Perceived Impact of the Medicare Policy to Adjust Payment for Health Care-associated Infections

Grace M. Lee MD, MPH; Christine W. Hartmann PhD; Denise Graham BS; William Kassler MD, MPH; Maya Dutta Linn MPH; Sarah Krein PhD, RN; Sanjay Saint MD, MPH; Donald A. Goldmann MD; Scott Fridkin MD; Teresa Horan MPH; John Jernigan MD; Ashish Jha MD, MPH




In 2008, the Centers for Medicare and Medicaid Services (CMS) ceased additional payment for hospitalizations resulting in complications deemed preventable, including several health care-associated infections. We sought to understand the impact of the CMS payment policy on infection prevention efforts.



A national survey of infection preventionists from a random sample of US hospitals was conducted in December 2010.



Eighty-one percent reported increased attention to HAIs targeted by the CMS policy, whereas one-third reported spending less time on nontargeted HAIs. Only 15% reported increased funding for infection control as a result of the CMS policy, whereas most reported stable (77%) funding. Respondents reported faster removal of urinary (71%) and central venous (50%) catheters as a result of the CMS policy, whereas routine urine and blood cultures on admission occurred infrequently (27% and 13%, respectively). Resource shifting (ie, less time spent on nontargeted HAIs) occurred more commonly in large hospitals (odds ratio, 2.3; 95% confidence interval: 1.0-5.1; P = .038) but less often in hospitals where front-line staff were receptive to changes in clinical processes (odds ratio, 0.5; 95% confidence interval: 0.3-0.8; P = .005).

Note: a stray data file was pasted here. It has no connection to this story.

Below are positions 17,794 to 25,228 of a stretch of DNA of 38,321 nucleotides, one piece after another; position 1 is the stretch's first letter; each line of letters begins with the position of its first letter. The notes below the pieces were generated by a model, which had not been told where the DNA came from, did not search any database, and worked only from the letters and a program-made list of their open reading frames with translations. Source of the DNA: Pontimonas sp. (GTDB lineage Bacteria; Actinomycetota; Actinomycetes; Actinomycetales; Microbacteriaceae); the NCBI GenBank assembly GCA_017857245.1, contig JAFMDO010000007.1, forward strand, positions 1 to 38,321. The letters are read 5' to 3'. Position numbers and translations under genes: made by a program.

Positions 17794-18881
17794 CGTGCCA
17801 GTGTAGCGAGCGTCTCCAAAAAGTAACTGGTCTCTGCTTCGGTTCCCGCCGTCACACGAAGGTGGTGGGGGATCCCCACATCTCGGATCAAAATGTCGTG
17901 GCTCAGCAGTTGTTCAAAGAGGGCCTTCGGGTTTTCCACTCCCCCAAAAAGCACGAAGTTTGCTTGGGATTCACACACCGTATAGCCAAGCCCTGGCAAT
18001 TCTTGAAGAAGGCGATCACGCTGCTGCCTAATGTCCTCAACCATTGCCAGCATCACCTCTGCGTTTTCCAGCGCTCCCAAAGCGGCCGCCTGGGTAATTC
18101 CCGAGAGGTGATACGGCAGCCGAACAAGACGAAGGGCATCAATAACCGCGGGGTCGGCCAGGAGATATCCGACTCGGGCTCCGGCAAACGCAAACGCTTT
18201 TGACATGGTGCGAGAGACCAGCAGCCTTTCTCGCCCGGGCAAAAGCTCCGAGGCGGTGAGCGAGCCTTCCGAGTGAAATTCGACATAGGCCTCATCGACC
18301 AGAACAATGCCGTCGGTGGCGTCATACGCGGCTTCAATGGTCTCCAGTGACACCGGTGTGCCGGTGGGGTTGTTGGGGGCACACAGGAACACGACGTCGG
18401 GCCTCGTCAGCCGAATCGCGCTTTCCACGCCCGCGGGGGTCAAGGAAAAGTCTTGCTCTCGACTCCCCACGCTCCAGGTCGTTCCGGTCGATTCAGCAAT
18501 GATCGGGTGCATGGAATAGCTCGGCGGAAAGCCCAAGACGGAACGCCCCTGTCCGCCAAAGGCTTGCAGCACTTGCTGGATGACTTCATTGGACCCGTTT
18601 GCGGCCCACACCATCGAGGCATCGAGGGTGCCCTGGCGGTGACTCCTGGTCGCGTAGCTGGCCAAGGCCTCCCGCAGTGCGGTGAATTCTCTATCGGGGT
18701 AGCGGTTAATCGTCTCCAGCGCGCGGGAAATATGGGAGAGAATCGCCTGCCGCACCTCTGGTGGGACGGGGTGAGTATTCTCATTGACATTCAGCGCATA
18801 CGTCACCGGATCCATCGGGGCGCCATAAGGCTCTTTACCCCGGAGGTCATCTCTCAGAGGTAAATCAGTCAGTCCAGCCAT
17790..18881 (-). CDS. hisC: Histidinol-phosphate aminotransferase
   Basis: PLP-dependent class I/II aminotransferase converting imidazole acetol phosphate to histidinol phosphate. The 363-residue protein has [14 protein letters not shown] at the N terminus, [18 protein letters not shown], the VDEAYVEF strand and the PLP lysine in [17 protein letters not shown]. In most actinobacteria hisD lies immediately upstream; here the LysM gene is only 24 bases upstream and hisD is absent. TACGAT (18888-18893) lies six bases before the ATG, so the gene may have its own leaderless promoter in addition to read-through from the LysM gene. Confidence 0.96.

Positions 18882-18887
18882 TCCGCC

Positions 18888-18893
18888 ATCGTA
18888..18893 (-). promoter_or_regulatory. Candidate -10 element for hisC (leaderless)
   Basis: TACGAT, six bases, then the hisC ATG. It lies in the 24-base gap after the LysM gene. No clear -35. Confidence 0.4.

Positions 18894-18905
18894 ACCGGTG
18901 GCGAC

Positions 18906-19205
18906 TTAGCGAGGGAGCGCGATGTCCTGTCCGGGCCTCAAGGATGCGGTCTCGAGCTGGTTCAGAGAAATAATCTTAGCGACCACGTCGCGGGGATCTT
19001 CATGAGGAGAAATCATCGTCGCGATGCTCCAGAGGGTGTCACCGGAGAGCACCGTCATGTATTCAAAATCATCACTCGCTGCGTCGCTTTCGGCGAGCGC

Infection preventionists reported greater hospital attention to preventing targeted HAIs as a result of the CMS nonpayment policy. Whether the increased focus and greater engagement in HAI prevention practices has led to better patient outcomes is unclear.





Grace M. Lee MD, MPH - a,b*

Christine W. Hartmann PhD - c,d

Denise Graham BS - e
William Kassler MD, MPH - f

Maya Dutta Linn MPH - a

Sarah Krein PhD, RN - g

Sanjay Saint MD, MPH - g
Donald A. Goldmann MD - h

Scott Fridkin MD - i

Teresa Horan MPH - i

John Jernigan MD - i
Ashish Jha MD, MPH - j


*[email protected]


Author Affiliations


a - Department of Population Medicine, Harvard Pilgrim Health Care Institute and Harvard Medical School, Boston, MA

b - Department of Laboratory Medicine and Division of Infectious Diseases, Children's Hospital Boston, Boston, MA
c - Center for Health Quality, Outcomes, and Economic Research, Bedford VA Medical Center, Bedford, MA

d - Department of Health Policy and Management, School of Public Health, Boston University, Boston, MA

e - Association for Professionals in Infection Control and Epidemiology, Washington, DC
f  - Centers for Medicare and Medicaid Services, New England Region, Boston, MA
g - Ann Arbor VA Medical Center and University of Michigan Medical School, Ann Arbor, MI
h - Institute for Healthcare Improvement, Cambridge, MA
i - Division of Healthcare Quality and Promotion, Centers for Disease Control and Prevention, Atlanta, GA

j - Department of Health Policy and Management, Harvard School of Public Health, Boston, MA


Perceived Impact of the Medicare Policy to Adjust Payment for Health Care-associated Infections:  Created on May 11th, 2012.  Last Modified on May 11th, 2012


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